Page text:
There has been a growing movement in recent years to let the grass grow wild for the month of May to provide early-season nectar and pollen for pollinators through the dandelions, violets, and other wildflowers to grow.
When we encouraged our followers to stop mowing for the month of May last year, many happily kept their mowers in the garage or delayed their lawn service. Some were frustrated because they lived in neighborhoods that were very strict about lawn care. A few residents were issued warnings by the city. Yikes!
The early flowering plants did help feed pollinators. Still, perhaps the most important result of taking a break from the usual lawn care schedule was the opportunity to imagine something different. Just how much lawn does a house need? How necessary is a weed-free lawn? What are some attractive alternatives to turf grass in yard?
Considering a change in how you approach your land and lawn is a very good idea from an ecological perspective. Weed-free lawns are deserts for pollinators. Pesticides and herbicides kill insects and affect water quality, which is also a concern.
The main point is that No Mow May is a starting point for recognizing how lawns can aid the ecosystem in protecting our pollinators and wildlife. Here are some recommendations for transforming your lawn into a nature-friendly habitat:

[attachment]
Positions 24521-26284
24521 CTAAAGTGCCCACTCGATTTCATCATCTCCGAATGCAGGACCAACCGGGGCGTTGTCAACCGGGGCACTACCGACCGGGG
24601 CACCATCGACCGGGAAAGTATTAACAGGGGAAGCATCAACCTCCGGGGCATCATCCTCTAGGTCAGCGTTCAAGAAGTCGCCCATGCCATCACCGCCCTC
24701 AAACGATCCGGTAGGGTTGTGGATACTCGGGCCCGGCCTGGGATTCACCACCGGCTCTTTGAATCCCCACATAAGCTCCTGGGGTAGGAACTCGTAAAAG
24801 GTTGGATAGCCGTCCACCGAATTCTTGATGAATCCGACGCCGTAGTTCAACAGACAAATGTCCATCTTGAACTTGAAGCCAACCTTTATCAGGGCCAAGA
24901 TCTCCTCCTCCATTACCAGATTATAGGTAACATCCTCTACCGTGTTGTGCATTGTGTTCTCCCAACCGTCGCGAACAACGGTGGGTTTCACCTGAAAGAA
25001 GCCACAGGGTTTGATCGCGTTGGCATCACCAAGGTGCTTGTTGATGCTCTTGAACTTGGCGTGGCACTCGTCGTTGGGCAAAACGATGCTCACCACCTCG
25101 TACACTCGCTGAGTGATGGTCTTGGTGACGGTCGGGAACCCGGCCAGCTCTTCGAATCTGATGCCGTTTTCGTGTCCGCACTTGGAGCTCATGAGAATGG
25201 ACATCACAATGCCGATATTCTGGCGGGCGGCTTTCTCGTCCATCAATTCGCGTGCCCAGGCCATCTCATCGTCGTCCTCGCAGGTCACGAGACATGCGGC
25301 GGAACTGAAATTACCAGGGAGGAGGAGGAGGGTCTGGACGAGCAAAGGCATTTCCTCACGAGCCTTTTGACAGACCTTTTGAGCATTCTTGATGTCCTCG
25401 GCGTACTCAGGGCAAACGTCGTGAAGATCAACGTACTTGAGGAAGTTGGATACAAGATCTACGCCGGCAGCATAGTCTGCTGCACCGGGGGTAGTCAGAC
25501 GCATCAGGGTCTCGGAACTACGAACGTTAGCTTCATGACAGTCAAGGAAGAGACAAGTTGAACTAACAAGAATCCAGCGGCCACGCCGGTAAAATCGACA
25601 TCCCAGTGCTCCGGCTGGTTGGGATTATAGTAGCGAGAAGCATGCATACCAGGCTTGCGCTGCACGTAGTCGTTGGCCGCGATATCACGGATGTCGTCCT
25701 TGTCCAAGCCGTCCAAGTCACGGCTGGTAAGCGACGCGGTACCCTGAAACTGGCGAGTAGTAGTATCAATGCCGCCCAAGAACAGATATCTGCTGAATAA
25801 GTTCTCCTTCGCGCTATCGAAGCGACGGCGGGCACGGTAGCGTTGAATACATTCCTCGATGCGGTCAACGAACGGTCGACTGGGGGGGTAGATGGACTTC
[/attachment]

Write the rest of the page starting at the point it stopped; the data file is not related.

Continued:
- Review city regulations and homeowners association guidelines regarding grass height.
- Reduce the lawn size and establish a habitat for wildlife by planting Michigan’s indigenous plants to promote biodiversity.
- Assess the variety of plants and shrubs you have— are they invasive or non-native? Determine what you want to keep or replace.
- Numerous native plant options are available to substitute shrubs that are nearly identical.
- Refrain from using chemicals as no chemical is entirely safe. If necessary, use targeted techniques.
- Select garden-friendly plants for your home.
- Consider using native grasses or clover in place of turf grass
We commend the cities that allow residents to opt out of lawn maintenance in May, which fosters an awareness of the necessity for a mass movement of people to aid in preserving the pollinators and their share of the land. Every native plant counts, whether planting fully native gardens or integrating native plants and shrubs into existing landscapes. For cities that don’t participate in No Mow May, we recommend Low Mow May as that will keep the dandelions and violet flowers and falls within most city grass ordinances.
Take a deep breath and enjoy May and beyond. By leaving the dandelions and violets to grow and planting native plants, you can attract butterflies, bees, and birds back to your yard, transforming it into a thriving ecosystem. Various resources are available to create attractive landscapes that are also hospitable to pollinators. If you want to learn about native plant resources and garden plans, check out Rochesterpollinators.org.